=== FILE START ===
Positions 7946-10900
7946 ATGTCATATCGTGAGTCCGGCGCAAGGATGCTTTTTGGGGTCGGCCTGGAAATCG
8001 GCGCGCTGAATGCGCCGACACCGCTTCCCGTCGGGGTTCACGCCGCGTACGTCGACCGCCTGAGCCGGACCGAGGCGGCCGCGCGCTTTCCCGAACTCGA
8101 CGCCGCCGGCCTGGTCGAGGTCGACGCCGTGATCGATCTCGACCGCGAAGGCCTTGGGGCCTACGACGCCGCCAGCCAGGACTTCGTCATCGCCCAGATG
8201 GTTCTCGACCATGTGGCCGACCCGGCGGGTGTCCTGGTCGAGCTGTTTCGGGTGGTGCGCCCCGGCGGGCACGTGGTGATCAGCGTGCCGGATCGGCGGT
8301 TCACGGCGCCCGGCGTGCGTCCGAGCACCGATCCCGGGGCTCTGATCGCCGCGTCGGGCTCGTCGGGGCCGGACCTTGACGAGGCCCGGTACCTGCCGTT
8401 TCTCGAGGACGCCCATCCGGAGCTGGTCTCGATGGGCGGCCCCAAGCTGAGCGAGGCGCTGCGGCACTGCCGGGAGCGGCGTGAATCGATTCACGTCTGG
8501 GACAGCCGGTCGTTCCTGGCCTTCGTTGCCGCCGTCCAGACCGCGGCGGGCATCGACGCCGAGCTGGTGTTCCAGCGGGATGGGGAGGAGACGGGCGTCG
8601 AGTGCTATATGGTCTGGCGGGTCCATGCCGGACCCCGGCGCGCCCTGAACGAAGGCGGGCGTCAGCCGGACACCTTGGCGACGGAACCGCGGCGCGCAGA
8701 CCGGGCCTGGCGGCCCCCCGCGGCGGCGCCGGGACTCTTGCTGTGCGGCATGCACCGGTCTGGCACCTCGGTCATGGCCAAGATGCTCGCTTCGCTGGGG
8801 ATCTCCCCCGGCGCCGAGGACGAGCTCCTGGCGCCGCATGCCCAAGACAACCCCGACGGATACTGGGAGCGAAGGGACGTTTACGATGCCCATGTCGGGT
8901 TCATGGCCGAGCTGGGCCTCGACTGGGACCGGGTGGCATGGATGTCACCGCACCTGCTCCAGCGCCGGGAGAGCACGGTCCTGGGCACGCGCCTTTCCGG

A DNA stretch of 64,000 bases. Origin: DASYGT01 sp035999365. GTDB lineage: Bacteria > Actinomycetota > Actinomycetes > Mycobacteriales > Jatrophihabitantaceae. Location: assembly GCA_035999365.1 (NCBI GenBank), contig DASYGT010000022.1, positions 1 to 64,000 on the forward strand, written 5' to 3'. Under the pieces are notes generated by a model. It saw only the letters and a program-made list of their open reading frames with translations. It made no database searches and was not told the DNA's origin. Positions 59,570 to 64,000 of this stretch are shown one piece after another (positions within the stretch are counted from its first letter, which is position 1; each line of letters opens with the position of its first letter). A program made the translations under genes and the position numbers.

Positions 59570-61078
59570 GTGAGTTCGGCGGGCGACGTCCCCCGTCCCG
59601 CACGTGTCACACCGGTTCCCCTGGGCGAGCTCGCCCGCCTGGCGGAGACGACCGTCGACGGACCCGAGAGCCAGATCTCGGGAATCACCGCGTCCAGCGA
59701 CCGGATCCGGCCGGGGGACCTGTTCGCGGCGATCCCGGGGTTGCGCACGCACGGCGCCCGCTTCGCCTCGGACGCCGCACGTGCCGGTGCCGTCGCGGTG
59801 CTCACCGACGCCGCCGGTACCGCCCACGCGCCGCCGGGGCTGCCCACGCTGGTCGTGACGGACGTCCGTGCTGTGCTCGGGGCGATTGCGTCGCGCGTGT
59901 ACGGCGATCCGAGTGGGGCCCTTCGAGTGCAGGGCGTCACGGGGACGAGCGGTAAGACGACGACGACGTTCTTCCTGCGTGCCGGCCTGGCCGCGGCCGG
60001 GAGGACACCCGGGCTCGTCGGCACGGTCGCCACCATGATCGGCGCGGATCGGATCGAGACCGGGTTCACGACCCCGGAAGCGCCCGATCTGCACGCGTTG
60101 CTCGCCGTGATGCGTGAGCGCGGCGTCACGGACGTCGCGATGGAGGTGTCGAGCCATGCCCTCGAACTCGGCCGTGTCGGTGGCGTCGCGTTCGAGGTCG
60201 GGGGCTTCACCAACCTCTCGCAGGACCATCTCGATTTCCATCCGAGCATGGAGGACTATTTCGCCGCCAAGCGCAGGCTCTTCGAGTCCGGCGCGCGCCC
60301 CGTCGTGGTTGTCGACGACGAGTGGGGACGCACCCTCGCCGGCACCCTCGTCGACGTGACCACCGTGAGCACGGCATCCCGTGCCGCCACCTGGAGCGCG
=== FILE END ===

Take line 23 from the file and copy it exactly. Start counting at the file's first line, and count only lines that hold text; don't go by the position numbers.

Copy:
60301 CGTCGTGGTTGTCGACGACGAGTGGGGACGCACCCTCGCCGGCACCCTCGTCGACGTGACCACCGTGAGCACGGCATCCCGTGCCGCCACCTGGAGCGCG